In his column “Planted myths about GMOs” published earlier in the month, Vaishak Kumar accuses anti-GMO “propaganda machinery” activists of spreading “myths” and misinformation, but he conveniently ignores the vast and much more insidious propaganda machine of Monsanto, which has a very long reach into the political and scientific communities. It’s at the very least disingenuous to discuss GMO agricultural crops without discussing the activities of Monsanto.
Furthermore, Kumar’s “prime example” is the retraction — apparently a result of pressure from pro-GMO interests — of a study by Gilles-Éric Séralini and others: “Long-term toxicity of a Roundup herbicide and a Roundup-tolerant genetically modified maize.” The retraction has been used to great propaganda advantage by GMO cheerleaders.
Séralini’s study period was two years; the research was undertaken in response to a 90-day study by Monsanto, which was used to obtain commercial approval for the GMO crop. (It’s important to know that the maize in question was genetically engineered to be used with the herbicide glyphosate, or Roundup, so any study needs to include both.)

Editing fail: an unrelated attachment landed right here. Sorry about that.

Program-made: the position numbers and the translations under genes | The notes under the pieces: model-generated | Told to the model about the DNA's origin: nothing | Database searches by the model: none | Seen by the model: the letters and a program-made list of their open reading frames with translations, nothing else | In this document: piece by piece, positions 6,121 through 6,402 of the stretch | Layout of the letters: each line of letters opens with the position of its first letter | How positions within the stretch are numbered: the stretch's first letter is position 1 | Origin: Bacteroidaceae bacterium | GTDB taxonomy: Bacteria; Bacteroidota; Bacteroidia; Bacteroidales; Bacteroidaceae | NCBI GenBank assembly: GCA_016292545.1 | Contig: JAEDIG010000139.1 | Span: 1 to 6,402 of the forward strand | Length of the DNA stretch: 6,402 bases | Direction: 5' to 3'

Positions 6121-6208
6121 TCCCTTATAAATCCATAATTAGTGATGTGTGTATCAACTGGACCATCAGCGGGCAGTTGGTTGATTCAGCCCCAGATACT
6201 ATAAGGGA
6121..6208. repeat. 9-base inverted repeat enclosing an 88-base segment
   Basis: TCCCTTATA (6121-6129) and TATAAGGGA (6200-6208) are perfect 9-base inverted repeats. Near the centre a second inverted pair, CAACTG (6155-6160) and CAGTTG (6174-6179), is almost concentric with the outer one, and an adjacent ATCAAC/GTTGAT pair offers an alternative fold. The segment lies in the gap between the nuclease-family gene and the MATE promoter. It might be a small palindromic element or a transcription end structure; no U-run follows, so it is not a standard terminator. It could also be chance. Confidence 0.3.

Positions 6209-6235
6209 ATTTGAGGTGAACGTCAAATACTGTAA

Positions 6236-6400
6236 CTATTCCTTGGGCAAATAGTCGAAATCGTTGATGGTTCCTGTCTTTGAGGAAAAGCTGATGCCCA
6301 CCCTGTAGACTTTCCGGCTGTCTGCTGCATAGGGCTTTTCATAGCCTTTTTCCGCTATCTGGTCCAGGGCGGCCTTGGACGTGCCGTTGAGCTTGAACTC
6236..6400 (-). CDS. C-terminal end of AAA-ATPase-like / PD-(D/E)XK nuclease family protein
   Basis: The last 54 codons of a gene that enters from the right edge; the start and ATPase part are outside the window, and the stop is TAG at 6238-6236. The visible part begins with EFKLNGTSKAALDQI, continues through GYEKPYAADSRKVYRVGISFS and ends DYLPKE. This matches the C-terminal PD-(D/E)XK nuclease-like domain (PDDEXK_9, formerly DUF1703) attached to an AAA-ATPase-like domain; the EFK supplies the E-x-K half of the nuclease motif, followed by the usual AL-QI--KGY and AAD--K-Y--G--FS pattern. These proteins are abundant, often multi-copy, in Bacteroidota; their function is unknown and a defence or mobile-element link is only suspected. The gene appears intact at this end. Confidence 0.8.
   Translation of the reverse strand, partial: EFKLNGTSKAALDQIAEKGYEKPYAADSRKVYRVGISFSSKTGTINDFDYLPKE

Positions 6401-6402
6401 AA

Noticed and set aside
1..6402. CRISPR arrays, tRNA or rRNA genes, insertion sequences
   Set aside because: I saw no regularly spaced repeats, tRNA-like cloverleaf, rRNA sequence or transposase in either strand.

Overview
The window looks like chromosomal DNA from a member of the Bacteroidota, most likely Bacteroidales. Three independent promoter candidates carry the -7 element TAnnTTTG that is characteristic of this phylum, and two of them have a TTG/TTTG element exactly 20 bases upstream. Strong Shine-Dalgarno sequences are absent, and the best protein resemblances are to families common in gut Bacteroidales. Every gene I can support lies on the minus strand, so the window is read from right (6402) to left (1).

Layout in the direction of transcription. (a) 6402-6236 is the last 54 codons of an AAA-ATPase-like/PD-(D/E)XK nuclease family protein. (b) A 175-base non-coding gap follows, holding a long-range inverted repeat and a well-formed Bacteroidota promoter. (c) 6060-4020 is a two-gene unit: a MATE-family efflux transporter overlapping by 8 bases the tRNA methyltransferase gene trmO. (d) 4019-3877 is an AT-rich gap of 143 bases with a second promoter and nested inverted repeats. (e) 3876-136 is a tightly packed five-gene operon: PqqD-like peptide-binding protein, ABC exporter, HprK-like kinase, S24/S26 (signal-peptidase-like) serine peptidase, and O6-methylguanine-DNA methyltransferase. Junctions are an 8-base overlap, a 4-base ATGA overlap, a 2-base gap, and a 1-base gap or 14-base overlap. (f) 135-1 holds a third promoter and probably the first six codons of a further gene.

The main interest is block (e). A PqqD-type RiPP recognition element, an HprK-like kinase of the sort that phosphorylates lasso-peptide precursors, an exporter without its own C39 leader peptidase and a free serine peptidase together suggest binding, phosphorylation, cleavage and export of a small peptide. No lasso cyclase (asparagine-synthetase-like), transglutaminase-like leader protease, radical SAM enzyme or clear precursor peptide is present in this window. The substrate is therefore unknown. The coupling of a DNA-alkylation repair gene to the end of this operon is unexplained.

Under normal circumstances we might assume that a retraction likely closes at least one chapter of a scientific controversy, but this case is quite unusual. The article in question, which reports very serious liver and kidney damage, was actually republished on June 24 in scientific journal Environmental Sciences Europe with the same conclusions as the original. The republished article — easily accessed online — underwent a third peer review and now includes the raw data.
Yes, let’s be educated about the issue. That includes who the players — and the shills — are, where the money flows and all of the other ecological, human health and political dimensions.
Ellen Slack is a bibliographic assistant at Van Pelt Library.